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Gigtown stirs the pot

“Just as Uber changed transportation, we’re changing local music"

Andy and Steve Altman’s Gigtown in the business of connecting artists, venues, and fans, though some artists question the tactics.
Andy and Steve Altman’s Gigtown in the business of connecting artists, venues, and fans, though some artists question the tactics.

Is Gigtown a heavy-handed bully or visionary new business model?

Launched as an all-purpose app to connect musicians with gigs and fans to shows, some locals are recoiling at how this aggressive startup has flipped the script on the low-key world of singer/songwriters.

Video:

Pat Hilton's Gigtown jingle

...a mobile app jingle contestant

...a mobile app jingle contestant

“I have heard stories that they use mafia-like intimidation tactics,” says solo performer Archie Thompson. “I don’t need some company messing up a scene that I’ve been a part of for 30 years.”

Gigtown was launched in January by Andy Altman and his father Steve, the former president and vice chairman of Qualcomm. The younger Altman boasts of Gigtown’s smartphone usability: “If somebody is sitting on the couch doing nothing and then they decide to book an artist, that’s one more local artist with a paying gig and a new fan. We’re connecting music fans, musicians, and venues to create a win-win-win.”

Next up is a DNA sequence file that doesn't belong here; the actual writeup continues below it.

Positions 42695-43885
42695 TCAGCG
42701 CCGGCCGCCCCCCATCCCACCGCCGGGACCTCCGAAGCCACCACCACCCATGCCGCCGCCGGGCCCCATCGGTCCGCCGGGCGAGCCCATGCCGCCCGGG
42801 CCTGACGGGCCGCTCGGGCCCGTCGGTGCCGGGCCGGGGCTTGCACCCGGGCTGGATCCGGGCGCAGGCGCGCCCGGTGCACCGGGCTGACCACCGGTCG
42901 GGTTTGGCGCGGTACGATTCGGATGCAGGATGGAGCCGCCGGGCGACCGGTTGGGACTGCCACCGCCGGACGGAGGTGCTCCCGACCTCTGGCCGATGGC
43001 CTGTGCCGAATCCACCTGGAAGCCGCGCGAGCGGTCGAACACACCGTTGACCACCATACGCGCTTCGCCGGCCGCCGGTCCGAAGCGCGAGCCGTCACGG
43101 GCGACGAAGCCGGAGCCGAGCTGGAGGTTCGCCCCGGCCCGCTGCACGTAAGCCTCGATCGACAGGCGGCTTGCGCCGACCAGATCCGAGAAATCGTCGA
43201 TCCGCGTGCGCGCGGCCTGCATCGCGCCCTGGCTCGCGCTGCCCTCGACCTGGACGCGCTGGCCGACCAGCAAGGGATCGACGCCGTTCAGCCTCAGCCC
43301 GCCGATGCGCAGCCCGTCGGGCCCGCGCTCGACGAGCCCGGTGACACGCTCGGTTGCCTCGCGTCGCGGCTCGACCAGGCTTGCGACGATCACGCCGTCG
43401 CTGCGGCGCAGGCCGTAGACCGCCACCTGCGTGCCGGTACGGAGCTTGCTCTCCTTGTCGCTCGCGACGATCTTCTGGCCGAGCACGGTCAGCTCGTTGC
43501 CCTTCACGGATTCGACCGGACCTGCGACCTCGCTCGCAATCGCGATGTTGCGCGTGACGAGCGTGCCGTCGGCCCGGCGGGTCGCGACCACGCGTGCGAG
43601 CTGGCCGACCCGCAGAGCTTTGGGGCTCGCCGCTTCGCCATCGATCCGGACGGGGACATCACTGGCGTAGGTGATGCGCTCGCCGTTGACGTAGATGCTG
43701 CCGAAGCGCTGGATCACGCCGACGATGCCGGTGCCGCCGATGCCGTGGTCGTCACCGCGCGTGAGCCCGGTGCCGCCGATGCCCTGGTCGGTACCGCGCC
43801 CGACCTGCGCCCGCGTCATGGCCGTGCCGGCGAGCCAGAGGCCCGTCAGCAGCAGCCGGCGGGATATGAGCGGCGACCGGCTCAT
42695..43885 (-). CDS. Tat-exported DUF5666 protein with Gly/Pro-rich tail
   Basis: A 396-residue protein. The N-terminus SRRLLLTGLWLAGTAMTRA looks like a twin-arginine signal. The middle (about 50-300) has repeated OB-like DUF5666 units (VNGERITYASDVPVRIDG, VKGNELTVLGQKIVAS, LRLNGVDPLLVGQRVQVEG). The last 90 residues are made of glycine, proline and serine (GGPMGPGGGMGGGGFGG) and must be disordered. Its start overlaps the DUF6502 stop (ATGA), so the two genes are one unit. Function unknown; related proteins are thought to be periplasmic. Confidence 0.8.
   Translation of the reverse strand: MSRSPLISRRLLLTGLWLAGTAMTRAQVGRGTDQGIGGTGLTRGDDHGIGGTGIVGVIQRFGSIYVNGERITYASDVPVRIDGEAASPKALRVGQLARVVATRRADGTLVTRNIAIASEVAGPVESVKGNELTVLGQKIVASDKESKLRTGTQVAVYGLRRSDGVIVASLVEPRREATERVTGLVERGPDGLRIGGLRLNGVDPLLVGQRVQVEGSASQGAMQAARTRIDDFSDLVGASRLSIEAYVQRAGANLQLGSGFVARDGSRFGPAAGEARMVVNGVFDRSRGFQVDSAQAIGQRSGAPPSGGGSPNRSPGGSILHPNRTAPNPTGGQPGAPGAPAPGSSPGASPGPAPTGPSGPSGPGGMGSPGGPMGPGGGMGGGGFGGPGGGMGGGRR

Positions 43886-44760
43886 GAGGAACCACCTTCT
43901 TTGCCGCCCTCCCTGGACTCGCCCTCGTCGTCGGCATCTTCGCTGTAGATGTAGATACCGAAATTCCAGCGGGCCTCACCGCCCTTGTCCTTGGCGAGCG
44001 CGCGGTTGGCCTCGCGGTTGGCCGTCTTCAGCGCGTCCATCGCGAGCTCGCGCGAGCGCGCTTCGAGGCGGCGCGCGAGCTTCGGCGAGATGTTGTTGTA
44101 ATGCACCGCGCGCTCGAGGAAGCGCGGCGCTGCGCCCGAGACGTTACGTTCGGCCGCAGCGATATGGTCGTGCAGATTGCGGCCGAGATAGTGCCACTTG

But some musicians say Gigtown aggressively took over the booking of Searsucker and Herringbone, which had been booked by a different agency. “They threw money at them,” says one insider who asked not to be identified. “They offered to provide music for free for two months just to get the account.”

“We talked to management and told them what we offer,” Andy Altman tells the Reader. “It was a business decision to go with us.”

Others complain that Gigtown uses battle of the band–style competitions to win a spot on upcoming shows, such as the Gigtown stage at the upcoming Kaaboo music festival or at the Gigtown showcase at the Quartyard on September 12.

Past Event

Kaaboo Del Mar

  • Friday, September 18, 2015, 1 p.m. to 2:30 a.m.
  • Del Mar Fairgrounds, 2260 Jimmy Durante Boulevard, Del Mar
  • $125

“And then they end up picking their favorites,” says singer/songwriter Pat Hilton, who participated in a Gigtown jingle contest. Hilton says he created two 15-second Gigtown jingles that were selected for use on the airwaves. He says he was paid $100 for each but was denied the grand prize. “The winner was supposed to get to open for Steve Miller at a [July 26] fundraiser. My two got the most votes [in an online contest], 1400 and 1200. Third place was 500. They led us to believe that the votes determined who won.”

Andy Altman disagrees. “At no point did we lead anyone to believe that votes alone determine the winner.”

Altman declined to comment on Gigtown’s supposed $3 million startup.

“Just as Uber changed transportation, we’re changing local music. Yes, we’re stirring the pot. But ultimately more musicians will be able to make a living from playing music.”